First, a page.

Grosser ‘status report’ on WTO agriculture negotiations

The stories on progress in the agriculture negotiations—including my “previous post”:—are based on the hope that the G-20 paper on market access presented at Dalian will be a basis for agreeing on real reform in market access; an aspect of the reform that the World Bank calculates offers more than 90% of the potential gains. But the differences in the positions of governments remain wide: as Chairman Tim Grosser’s ‘status report’ on the talks, issued last week reveals The press stories, such as “this from the Financial Times”: reporter in Dalian, are hedged. Perhaps because the writers are, understandably, not sure whom to believe. Tim Grosser, the outgoing Chairman of the Agriculture negotiating group issued a ‘status report’ last week that reflects a much more sobering view of the lack of current agreement in most areas of the agriculture negotiations. And the WTO website is still headlining the assessment of it’s Director General that the Doha round as a whole is ‘”in serious trouble”:’. If the prospect of reading the Grosser ‘status report’ seems too much (and I, for one, couldn’t blame you for feeling that way), I’ve included below my own summary of what the Chairman said.


h2>Summary: Chairman's 'Status Report' Purpose: to get some more 'guidance' from WTO members on outstanding issues before attempting to produce his 'approximation' of a result for the end of July.

Domestic support

  1. General

    1. Members seem agreed that they want formulas that cut high levels of trade distorting support without focussing in the first place on 'scoring a political point' by 'harmonizing' the highest and lower levels. But those developed countries with very high levels must be ready to make a (larger?) contribution to an agreed reduction.

  2. Trade distorting

    1. Final Bound AMS

    • [Recall: The most important provision on domestic support in the 'Framework' from last July is a two-part, 'belts and braces' approach to cutting trade distorting support. It requires a formula for cutting the final bound levels of AMS reached in the implementation of the Uruguay Round Agreement on Agriculture and it requires a formula for cutting the 'overall level' of trade distorting support (there is also a 20% 'downpayment' on this cut). The 'overall level' comprises the final bound AMS, the 'de minimis' levels of support and the 'blue box'.]
    • Since more than 80% of all AMS is 'owned' by USA, EC and Japan, the key practical question is: "In what tier do their AMS levels fall" assuming that there are 3 or 4 tiers in the formula for cutting AMS
    • EC (US$59.8 billion), the US (US$19.1 billion) and Japan (US$35.9 billion)
    • Other issues about the formula will flow from this decision
    • Including where to place the AMS of the 17 developing countries that accepted AMS obligations in 1995

    1. Overall reduction in trade distorting support

    • Again: where should the two or three tier 'thresholds' be set?
    • What should be done about cuts in the support levels of the majority of developing countries that do not have AMS obligations?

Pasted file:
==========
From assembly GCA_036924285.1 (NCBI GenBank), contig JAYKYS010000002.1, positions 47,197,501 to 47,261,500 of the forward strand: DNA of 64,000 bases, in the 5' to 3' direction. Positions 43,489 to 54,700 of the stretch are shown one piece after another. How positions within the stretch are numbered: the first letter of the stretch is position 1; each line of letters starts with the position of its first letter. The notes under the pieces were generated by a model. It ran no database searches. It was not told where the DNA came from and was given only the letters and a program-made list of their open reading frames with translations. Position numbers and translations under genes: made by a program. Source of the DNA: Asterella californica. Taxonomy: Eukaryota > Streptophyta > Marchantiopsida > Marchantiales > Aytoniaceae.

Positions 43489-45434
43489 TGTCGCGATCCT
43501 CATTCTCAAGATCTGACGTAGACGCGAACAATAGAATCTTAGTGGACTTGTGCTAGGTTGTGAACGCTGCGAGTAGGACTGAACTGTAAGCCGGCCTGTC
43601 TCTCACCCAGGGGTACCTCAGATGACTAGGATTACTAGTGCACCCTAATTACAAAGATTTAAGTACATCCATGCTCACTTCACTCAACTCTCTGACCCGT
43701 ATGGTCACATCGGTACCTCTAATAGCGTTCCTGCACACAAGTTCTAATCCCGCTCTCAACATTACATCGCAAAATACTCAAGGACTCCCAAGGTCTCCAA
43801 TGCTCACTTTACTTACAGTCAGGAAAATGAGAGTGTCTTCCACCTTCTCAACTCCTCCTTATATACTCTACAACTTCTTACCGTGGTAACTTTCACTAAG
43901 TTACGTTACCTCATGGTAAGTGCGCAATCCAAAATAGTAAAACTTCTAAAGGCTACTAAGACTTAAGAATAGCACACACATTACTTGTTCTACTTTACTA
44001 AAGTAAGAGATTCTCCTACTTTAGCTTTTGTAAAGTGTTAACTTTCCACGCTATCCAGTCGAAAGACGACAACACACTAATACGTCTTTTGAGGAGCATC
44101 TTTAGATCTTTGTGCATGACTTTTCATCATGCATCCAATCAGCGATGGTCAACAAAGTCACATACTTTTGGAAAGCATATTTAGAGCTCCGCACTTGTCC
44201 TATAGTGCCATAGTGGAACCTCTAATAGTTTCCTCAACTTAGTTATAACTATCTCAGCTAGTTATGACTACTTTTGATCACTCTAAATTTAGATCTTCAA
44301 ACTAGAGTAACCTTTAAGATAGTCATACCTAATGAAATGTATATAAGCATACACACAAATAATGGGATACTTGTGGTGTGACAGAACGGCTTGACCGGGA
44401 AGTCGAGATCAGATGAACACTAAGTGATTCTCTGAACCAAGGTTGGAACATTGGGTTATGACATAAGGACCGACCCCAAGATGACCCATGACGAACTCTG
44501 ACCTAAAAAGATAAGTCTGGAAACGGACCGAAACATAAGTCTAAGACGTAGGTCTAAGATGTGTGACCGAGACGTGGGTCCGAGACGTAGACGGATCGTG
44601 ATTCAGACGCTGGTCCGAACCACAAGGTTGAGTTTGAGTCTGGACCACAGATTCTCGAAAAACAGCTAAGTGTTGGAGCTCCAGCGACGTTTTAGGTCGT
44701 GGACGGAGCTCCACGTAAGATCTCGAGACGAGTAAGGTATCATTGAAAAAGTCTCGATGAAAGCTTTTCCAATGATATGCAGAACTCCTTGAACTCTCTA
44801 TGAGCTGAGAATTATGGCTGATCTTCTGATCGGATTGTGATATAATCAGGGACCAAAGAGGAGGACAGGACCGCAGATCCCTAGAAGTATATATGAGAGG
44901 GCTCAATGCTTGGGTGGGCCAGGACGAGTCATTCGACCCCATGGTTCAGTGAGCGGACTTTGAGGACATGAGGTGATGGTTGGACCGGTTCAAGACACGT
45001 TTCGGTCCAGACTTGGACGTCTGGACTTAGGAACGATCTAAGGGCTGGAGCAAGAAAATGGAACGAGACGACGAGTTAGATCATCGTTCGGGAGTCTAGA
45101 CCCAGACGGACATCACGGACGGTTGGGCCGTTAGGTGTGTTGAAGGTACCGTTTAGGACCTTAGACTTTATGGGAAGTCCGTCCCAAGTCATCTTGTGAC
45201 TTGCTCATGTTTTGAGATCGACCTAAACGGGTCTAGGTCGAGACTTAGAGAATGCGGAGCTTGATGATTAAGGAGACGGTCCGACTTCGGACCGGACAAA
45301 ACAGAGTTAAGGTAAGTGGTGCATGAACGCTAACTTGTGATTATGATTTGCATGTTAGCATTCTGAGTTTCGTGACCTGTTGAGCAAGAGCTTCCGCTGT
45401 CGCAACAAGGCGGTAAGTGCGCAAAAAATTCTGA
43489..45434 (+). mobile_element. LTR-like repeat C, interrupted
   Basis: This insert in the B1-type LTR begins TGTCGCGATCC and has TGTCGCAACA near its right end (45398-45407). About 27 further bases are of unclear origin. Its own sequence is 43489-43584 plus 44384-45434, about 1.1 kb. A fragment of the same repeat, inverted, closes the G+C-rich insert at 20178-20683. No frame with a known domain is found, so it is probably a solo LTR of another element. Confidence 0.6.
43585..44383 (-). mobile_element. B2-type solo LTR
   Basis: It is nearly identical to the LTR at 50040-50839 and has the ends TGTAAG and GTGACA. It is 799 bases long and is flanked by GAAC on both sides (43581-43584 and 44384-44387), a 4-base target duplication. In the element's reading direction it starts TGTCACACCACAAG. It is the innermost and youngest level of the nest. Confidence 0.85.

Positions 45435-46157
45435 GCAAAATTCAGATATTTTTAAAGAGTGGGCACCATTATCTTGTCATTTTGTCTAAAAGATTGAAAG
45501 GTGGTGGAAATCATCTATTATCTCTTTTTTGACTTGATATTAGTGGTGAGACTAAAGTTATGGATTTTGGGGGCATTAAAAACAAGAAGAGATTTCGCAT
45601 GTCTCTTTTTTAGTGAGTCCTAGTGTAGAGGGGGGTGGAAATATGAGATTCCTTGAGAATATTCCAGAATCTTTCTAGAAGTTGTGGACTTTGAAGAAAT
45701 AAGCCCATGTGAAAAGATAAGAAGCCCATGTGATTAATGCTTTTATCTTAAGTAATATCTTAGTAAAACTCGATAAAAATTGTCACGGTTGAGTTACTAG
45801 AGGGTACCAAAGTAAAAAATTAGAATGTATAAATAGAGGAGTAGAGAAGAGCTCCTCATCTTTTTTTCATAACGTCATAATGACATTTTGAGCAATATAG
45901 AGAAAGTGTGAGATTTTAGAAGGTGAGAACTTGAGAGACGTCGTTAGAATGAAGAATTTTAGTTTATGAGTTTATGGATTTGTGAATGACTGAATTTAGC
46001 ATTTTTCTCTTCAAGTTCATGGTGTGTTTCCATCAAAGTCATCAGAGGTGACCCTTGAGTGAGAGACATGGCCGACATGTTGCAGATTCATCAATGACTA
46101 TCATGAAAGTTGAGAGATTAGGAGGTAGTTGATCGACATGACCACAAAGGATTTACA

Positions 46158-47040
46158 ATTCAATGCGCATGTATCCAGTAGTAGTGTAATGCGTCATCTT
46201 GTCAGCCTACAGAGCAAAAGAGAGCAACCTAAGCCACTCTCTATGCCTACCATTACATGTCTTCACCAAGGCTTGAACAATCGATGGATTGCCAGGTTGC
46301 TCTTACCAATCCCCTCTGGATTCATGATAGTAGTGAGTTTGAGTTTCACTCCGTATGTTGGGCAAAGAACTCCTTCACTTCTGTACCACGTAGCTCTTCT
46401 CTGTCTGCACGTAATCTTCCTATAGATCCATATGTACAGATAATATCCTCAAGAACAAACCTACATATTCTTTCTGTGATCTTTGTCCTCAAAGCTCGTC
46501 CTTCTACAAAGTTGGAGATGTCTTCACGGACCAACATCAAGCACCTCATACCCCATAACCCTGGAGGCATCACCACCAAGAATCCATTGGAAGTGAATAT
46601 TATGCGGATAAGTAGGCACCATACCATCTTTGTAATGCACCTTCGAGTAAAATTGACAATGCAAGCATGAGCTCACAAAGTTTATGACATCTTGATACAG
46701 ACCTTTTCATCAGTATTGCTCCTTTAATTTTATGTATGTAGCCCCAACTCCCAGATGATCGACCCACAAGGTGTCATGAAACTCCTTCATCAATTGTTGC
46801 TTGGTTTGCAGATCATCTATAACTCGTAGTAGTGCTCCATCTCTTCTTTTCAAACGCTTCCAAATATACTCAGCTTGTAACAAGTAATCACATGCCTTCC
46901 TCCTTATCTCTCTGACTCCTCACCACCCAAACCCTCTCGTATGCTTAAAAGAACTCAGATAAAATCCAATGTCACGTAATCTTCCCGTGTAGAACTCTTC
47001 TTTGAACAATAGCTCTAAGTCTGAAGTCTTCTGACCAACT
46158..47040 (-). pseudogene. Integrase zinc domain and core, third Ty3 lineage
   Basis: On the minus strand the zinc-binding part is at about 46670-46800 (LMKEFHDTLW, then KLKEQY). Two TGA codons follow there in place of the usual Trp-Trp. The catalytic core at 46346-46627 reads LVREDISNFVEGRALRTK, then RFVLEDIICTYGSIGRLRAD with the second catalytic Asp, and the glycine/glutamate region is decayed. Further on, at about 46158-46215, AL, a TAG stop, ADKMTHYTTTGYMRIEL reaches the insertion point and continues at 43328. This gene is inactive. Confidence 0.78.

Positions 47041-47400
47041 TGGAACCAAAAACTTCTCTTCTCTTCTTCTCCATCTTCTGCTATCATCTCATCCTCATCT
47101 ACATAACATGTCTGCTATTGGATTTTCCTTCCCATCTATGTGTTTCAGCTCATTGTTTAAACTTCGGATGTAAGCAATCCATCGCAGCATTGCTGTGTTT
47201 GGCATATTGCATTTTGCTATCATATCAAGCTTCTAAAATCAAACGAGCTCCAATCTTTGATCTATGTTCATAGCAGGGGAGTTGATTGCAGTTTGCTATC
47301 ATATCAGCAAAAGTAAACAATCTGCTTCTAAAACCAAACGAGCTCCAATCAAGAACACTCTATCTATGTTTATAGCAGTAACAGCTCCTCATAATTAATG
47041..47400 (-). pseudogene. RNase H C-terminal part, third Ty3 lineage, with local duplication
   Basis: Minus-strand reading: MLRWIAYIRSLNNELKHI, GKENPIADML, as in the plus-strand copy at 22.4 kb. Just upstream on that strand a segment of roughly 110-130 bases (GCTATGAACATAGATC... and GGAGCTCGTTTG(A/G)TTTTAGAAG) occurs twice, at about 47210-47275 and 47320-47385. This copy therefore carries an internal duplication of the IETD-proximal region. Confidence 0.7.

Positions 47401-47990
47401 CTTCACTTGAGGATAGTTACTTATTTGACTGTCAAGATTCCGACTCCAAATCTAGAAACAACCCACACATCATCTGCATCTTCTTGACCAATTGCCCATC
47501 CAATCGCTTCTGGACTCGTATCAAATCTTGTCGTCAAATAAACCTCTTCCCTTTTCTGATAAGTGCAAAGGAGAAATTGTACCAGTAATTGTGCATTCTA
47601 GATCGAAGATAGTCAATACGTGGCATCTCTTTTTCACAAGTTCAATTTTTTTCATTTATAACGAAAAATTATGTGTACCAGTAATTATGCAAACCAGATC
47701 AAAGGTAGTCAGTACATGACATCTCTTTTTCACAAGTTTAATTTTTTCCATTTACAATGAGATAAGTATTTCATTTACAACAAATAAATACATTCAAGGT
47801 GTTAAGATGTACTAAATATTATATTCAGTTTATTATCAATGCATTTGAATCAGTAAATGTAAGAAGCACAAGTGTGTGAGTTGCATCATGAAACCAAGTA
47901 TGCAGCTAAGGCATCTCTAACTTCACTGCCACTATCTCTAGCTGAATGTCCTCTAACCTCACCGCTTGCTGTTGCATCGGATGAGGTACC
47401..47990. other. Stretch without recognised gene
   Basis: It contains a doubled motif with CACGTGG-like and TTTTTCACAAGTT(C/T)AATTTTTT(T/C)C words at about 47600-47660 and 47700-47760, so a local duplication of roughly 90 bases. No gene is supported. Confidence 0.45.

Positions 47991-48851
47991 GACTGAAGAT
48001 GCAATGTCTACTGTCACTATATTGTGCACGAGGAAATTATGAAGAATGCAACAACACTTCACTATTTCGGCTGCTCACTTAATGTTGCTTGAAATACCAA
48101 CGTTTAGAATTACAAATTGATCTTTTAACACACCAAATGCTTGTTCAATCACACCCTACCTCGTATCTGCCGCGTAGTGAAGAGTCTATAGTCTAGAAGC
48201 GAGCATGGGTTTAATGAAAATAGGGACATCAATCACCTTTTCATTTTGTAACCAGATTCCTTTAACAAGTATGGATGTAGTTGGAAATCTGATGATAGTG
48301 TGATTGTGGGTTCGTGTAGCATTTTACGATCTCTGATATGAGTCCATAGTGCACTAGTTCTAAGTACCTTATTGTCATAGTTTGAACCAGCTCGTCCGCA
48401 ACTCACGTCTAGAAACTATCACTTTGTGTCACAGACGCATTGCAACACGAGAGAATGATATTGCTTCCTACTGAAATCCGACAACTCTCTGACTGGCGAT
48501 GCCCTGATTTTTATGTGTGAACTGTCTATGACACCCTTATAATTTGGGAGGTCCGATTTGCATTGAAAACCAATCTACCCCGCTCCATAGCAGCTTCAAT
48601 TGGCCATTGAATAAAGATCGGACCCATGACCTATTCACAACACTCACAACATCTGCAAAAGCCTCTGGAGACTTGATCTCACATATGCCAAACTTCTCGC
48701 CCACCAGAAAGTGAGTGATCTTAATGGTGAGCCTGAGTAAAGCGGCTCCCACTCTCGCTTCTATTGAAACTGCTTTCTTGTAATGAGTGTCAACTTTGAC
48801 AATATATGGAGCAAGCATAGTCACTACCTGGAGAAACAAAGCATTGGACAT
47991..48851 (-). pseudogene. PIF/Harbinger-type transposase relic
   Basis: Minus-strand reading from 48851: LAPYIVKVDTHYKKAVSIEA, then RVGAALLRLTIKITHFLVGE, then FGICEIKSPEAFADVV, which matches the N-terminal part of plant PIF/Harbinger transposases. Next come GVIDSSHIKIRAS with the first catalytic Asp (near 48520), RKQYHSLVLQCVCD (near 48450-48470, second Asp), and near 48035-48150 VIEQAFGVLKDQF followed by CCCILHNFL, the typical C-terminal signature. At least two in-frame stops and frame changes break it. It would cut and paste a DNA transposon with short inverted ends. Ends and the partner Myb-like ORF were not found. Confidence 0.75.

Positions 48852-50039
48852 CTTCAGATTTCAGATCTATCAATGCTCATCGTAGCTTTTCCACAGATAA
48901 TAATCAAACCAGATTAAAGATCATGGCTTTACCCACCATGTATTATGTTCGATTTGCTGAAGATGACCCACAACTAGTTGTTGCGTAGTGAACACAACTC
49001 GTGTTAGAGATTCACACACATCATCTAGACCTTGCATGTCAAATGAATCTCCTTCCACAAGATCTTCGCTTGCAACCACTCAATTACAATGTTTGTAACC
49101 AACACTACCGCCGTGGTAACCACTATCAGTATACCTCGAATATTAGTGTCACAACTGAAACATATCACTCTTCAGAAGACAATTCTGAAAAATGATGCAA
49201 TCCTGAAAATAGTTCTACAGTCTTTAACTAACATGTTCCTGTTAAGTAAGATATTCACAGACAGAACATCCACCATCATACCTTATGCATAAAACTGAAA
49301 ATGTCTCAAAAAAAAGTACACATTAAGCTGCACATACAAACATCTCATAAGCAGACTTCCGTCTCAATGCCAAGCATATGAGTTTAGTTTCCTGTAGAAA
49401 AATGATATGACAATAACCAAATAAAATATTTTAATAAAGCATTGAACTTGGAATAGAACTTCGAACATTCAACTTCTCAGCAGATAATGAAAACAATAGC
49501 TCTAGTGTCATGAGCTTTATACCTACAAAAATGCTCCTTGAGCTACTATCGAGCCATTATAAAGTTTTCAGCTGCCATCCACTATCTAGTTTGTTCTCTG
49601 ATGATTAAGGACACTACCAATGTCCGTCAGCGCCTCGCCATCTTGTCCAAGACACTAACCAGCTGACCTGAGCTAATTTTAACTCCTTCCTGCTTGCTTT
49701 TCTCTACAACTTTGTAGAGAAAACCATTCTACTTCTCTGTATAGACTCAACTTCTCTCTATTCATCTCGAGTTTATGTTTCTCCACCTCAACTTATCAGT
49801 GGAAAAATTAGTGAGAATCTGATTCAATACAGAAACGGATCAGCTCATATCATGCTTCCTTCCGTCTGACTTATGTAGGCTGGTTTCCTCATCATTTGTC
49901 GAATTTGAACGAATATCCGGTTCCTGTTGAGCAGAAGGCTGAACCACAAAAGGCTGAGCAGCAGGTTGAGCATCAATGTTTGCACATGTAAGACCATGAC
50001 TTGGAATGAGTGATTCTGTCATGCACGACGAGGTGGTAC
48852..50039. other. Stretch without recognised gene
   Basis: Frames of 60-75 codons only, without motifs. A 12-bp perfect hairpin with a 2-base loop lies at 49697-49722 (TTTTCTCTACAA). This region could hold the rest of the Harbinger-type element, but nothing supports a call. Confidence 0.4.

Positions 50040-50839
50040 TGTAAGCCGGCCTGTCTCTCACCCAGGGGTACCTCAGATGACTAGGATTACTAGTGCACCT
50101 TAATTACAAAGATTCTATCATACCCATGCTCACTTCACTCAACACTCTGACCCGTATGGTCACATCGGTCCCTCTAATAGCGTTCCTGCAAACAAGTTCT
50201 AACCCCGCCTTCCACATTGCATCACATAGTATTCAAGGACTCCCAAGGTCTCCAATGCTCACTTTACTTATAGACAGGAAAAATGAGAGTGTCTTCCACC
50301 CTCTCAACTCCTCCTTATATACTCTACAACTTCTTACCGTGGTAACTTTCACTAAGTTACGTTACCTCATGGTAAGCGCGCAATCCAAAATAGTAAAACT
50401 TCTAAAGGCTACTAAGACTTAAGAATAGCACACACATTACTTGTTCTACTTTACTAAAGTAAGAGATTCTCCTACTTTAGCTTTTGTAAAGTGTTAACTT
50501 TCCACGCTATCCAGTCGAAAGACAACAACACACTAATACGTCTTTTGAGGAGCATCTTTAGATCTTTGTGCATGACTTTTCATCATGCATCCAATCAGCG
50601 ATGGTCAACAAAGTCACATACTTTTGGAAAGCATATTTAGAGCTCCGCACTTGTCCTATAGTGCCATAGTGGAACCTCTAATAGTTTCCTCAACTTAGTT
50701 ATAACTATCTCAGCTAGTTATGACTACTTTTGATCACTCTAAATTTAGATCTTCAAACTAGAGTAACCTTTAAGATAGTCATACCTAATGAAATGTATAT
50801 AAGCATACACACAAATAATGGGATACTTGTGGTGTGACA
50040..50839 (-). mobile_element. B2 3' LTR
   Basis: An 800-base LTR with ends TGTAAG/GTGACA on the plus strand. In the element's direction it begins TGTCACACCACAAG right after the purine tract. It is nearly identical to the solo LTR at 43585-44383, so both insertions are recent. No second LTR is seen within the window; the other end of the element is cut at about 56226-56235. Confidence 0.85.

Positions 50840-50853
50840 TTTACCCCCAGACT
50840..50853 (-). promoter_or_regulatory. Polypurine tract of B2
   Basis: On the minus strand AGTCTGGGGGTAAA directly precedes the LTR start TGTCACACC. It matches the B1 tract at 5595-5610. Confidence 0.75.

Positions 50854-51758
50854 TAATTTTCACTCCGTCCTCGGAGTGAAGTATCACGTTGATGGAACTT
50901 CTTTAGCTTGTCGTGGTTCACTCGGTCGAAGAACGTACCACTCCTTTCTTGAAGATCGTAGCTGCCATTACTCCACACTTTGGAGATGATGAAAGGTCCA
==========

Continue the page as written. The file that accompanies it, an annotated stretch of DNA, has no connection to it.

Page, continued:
• Discussion of separate cuts in de minimis support and tighter 'blue box' criteria postponed until after September

  1. Green Box

    1. Grosser calls for guidance on some 'development friendly' criteria that could be used to assure developing countries that the 'Green box' will be available for them in the development of their agricultural sectors. He appears to give less weight to the concerns of many that the 'Green box' is being used as a circumvention measure (and therefore needs to be tightened).

Export competition

  1. The 'structure' and the 'end point' of the cuts is already agreed (progressive elimination based on end-points of the UR schedules)
  2. Questions to be left for after September

    1. How to establish parallel commitments for elimination of subsidies in export credits, STEs and Food Aid
    2. What disciplines should apply to export credits of less than 180 days
    3. Identifying a credible 'end date' for elimination
    4. 'Use of monopoly powers' by STEs
    5. Definition of the entities to be covered by the STE's provisions

  1. Decisions needed for 31 July

    1. STEs: Government financing and underwriting of STE losses (to be identified as an export subsidy)
    2. Food aid: (In view of proposals from EU, India and others that would 'fundamentally change' the food aid system to prevent food aid being used for 'commercial displacement’)a decision protecting the use of food aid in emergency situations with other issues, including monetisation of food donations, to be left until September

Market Access

  1. [Grosser says that this is the 'most complex and least advanced' of the three pillars. His report calls for decisions on the fundamental issues; there is no focus on finer detail as there is in the other pillars with the objective of getting at least partial agreement]
  2. Decisions needed on 'at least basic structural issues' by end of July

    1. Tiers and formula

    • Unlikely to agree on number of tiers or thresholds until there is agreement on the nature of formulas within the tiers
    • Must agree, therefore, by 31 July on

      • Number of tiers
      • Thresholds of each tier
      • Description of formulas within tiers (not numbers?). Grosser does not identify any of the options.

    1. Must agree in parallel on the nature of concessions for 'sensitive' and 'special' products


Parallel action is needed on the domestic support, export competition and market access issues as they apply to the 'trade track' of the initiative on cotton.

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